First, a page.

The hunt for dividend in the equity market is always steady irrespective of how it is behaving. After all, who doesn’t like a steady stream of current income along with capital gains? And if investors are mired in a web of equity market uncertainty and global growth worries, the lure for dividend investing will increase.
The present investing backdrop is saddled with uncertainties regarding sky-high inflation, a likely hawkish Fed in 2022 and the Omicron strain of COVID-19. The Consumer Price Index soared at the fastest clip since 1982. This has led to a hawkish Fed. The Fed has paced up QE tapering to contain sky-high inflation. At least one Fed rate hike is sure in 2022 while a maximum of three is possible.
Fed Chairman Jerome Powell said that the central bank now plans to buy $60 billion per month of bonds in combined Treasuries and agency mortgage-backed securities starting in January, down from $90 billion in December and $120 billion from the start of the pandemic through November. No wonder, rising rate worries due to a hawkish Fed adds stress to the equity market. Hence, dividend ETFs may serve the purpose for safe investing.
Notably, the year 2020 was a bit difficult for dividend investing due to the corporate cash crunch and announcement of dividend cuts. But things changed for the better in 2021. Vaccine rollout and better management of the pandemic helped the corporates to remain in the pink of their health.
S&P Dow Jones Indices announced in early October that indicated dividend net increases for U.S. domestic common stocks increased $20.9 billion during Q3 of 2021 compared with $12.9 billion in Q2 of 2021 and a decline of $2.3 billion in Q3 of 2020 (which was an extremely COVID-afflicted quarter). The Q3 dividend marked the
largest increase since Q1 of 2012 ($24.2 billion).
Investors should note that the dividend aristocrats, which have paid out higher dividend for at least 25 straight quarters, topped the S&P 500 value stocks by a wider margin,
per an article published on barrons.com. Apart from aristocrats, stocks that have strong fundamentals currently and offer high dividends appear to be great bets. Even if the stock or the fund falls, higher current income would go a long way in protecting investors’ total returns.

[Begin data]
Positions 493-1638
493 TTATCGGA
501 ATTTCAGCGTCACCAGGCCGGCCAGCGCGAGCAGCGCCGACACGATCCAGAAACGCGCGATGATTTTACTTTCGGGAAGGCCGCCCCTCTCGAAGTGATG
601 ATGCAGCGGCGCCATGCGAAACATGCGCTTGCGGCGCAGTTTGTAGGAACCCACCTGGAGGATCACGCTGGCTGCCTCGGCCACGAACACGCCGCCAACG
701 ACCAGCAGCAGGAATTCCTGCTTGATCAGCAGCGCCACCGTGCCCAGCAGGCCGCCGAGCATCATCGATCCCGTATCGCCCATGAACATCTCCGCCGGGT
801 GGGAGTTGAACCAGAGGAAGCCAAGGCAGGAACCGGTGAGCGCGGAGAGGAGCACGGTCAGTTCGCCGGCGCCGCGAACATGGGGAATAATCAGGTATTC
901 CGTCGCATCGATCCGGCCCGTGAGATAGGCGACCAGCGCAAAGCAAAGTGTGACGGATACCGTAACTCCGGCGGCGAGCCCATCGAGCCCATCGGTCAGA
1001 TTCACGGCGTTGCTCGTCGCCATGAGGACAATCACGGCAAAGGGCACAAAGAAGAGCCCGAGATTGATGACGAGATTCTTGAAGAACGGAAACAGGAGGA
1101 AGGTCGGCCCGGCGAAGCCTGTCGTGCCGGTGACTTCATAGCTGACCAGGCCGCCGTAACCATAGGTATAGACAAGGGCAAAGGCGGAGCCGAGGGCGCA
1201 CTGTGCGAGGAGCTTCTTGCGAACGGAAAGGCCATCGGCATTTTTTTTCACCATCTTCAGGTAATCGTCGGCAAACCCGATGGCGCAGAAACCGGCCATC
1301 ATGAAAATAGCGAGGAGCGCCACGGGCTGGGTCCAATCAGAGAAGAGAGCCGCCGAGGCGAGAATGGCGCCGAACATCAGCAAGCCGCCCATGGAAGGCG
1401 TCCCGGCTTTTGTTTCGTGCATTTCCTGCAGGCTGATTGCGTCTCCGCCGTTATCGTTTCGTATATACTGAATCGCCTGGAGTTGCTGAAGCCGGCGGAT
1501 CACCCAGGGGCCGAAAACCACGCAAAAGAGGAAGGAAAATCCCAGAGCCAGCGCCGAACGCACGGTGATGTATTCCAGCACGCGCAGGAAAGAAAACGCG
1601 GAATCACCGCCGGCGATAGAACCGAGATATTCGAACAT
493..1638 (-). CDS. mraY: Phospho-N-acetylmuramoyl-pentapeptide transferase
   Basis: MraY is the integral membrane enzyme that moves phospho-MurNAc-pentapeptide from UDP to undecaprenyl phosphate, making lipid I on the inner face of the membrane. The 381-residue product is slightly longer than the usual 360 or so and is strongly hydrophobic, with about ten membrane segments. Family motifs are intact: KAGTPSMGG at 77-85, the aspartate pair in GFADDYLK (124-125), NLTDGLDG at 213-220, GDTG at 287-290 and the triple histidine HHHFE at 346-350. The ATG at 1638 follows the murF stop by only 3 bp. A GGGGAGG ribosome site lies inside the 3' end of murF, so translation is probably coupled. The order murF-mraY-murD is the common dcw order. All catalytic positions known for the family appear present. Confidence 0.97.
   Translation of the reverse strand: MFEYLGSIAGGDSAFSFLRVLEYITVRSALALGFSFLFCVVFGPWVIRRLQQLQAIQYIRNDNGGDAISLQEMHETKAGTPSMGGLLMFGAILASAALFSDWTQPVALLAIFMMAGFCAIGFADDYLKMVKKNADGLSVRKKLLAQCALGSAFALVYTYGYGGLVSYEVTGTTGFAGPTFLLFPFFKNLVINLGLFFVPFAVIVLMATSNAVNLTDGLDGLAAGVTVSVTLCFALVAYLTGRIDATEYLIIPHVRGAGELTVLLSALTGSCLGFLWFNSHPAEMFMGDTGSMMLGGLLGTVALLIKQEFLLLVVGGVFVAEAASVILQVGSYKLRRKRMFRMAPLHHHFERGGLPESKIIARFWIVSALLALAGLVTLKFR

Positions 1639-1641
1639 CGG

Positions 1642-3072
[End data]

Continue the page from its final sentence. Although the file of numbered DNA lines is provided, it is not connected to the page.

After all, high-dividend ETFs provide investors avenues to make up for capital losses, if that happens at all. We thus have zeroed in on some dividend ETFs and describe their characteristics in detail below.
ETFs in Focus First Trust Morningstar Dividend Leaders ETF ( FDL Quick Quote FDL - Free Report) – Yield 3.47% Annually
If rates rise, high dividend investing would be helpful for investors to make up for the higher yields. The underlying Morningstar Dividend Leaders Index of FDL consists of stocks that have shown dividend consistency and dividend sustainability. The dividend yield of FDL is 3.47% annually, way higher than the benchmark U.S. treasury yield of 1.41%, as of Dec 17, 2021.
Global X SuperDividend ETF ( SDIV Quick Quote SDIV - Free Report) – Yield 8.56% Annually
The underlying Solactive Global SuperDividend Index tracks the performance of 100 equally weighted companies that rank among the highest dividend-yielding equity securities in the world. The index provider applies certain dividend stability filters. It yields 8.56% annually.
Invesco S&P 500 High Dividend Low Volatility ETF ( SPHD Quick Quote SPHD - Free Report) – Yield 3.53% Annually
The fund is a winning combination of high dividend and low volatility – the need of the hour. The S&P 500 Low Volatility High Dividend Index comprises of 50 securities traded on the S&P 500 Index that historically have provided high dividend yields and low volatility (read:
Low-Volatility ETFs in Focus on Virus & Fed Taper Worriess). Invesco KBW Premium Yield Equity REIT ETF ( KBWY Quick Quote KBWY - Free Report) – Yield 5.60% Annually
REIT as a sector holds strong potential at the current level. In a rising inflation environment, real estate or REIT stocks act as a good bet. Both, resale value of the property and rental income, rise with price inflation. The underlying KBW Nasdaq Premium Yield Equity REIT Index is a dividend-weighted index seeking to reflect the performance of approximately 24 to 40 small- and mid-cap equity REITs in the United States. The dividend yield of the fund is as high as 5.60%.
ProShares S&P Technology Dividend Aristocrats ETF ( TDV Quick Quote TDV - Free Report) – 1.04% Annually
This is an Omicron-oriented investment options. If Omicron fear takes Wall Street in its grip, yields will fall and high-growth tech stocks will soar. The underlying S&P Technology Dividend Aristocrats Index targets well-established, technology-related companies that have constantly raised their dividends for at least seven years. However, the dividend yield of the fund is meagre.